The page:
Homage to Catalonia, although in many ways a controversial book, has generally been praised for its description of the common soldier’s experience of war. Orwell makes clear his belief that some ideals are worth fighting, dying, and even killing for. At the same time, the common soldier’s ambivalence about killing other human beings is reflected in his writing. Frequent expressions of his remembered impatience to get on with the job of killing Fascists are thus balanced by repeated assurances to the reader that his marksmanship was poor. The author never tries to glorify war. With his sharp reporter’s eye for the telling detail, Orwell gives the reader a feel not only for the inspiring sense of camaraderie among the soldiers but also for the dirt, cold, stench, lice, physical discomfort, and sheer fright that afflict even those soldiers who fight for a worthy cause.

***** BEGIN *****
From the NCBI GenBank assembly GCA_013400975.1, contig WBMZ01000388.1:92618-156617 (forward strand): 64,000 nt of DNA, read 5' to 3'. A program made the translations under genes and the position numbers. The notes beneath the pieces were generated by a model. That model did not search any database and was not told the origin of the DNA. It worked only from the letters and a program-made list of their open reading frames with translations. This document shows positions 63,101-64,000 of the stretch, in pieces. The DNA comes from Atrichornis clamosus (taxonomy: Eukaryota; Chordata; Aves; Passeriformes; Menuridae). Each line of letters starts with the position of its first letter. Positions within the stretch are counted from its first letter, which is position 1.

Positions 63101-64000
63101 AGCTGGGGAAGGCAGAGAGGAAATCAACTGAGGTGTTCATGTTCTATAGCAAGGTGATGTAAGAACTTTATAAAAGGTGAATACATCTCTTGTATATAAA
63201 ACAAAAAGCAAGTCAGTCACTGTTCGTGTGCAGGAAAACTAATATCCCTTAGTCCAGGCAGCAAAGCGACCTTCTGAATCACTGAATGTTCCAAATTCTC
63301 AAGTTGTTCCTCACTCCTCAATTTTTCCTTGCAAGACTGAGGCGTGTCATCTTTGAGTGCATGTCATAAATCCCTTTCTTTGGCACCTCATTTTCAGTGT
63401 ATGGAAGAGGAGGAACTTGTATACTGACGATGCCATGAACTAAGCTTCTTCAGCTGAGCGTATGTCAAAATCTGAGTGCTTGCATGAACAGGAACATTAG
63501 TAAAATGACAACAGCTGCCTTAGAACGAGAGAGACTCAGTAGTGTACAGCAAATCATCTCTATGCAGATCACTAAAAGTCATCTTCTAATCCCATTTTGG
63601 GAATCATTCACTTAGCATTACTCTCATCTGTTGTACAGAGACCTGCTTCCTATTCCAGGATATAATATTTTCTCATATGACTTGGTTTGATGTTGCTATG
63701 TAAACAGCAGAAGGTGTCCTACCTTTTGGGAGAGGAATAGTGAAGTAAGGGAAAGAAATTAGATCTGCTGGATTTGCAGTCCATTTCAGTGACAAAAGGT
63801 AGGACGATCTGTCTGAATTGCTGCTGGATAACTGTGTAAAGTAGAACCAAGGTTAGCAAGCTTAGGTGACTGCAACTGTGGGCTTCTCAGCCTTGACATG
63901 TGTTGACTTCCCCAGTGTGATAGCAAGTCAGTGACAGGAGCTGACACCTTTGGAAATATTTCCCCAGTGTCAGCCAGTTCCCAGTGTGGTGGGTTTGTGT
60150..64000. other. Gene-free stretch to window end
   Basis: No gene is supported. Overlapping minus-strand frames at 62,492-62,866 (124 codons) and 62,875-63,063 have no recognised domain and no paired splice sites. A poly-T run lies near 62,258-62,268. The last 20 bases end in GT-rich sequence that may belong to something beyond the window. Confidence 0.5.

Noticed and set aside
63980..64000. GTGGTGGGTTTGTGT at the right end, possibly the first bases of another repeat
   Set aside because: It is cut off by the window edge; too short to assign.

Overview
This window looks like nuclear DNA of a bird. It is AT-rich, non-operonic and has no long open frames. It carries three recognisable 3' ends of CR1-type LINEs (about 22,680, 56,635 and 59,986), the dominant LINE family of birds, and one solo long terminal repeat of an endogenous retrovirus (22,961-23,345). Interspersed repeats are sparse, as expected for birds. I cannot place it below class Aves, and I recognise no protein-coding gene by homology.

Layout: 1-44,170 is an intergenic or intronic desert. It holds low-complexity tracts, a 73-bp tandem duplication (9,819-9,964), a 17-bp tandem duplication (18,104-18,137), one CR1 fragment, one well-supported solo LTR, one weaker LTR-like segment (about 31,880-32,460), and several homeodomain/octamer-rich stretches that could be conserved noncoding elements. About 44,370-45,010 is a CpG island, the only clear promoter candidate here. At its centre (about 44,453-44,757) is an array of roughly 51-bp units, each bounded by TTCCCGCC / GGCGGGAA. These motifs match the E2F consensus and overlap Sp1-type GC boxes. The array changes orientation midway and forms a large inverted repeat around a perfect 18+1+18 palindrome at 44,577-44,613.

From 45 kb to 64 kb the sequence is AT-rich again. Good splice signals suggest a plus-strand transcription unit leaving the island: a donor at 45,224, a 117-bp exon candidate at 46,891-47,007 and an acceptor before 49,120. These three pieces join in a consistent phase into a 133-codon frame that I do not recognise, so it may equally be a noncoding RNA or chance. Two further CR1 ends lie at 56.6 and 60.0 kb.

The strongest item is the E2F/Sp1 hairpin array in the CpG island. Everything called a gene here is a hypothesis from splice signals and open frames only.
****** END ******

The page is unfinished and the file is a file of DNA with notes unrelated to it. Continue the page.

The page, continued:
In his description of his battle experiences in the winter of 1936-1937, of his wounding by a sniper, and of his harrowing life on the run from the police following the suppression of the POUM, Orwell often discusses in a cold, almost clinical, way events that must have been extremely painful and frightening. This deliberate refusal to indulge in melodrama is often effective in letting the reader imagine for himself just how bad things really were.
Homage to Catalonia is not merely a memoir of one man’s experience of war; it espouses a definite political...
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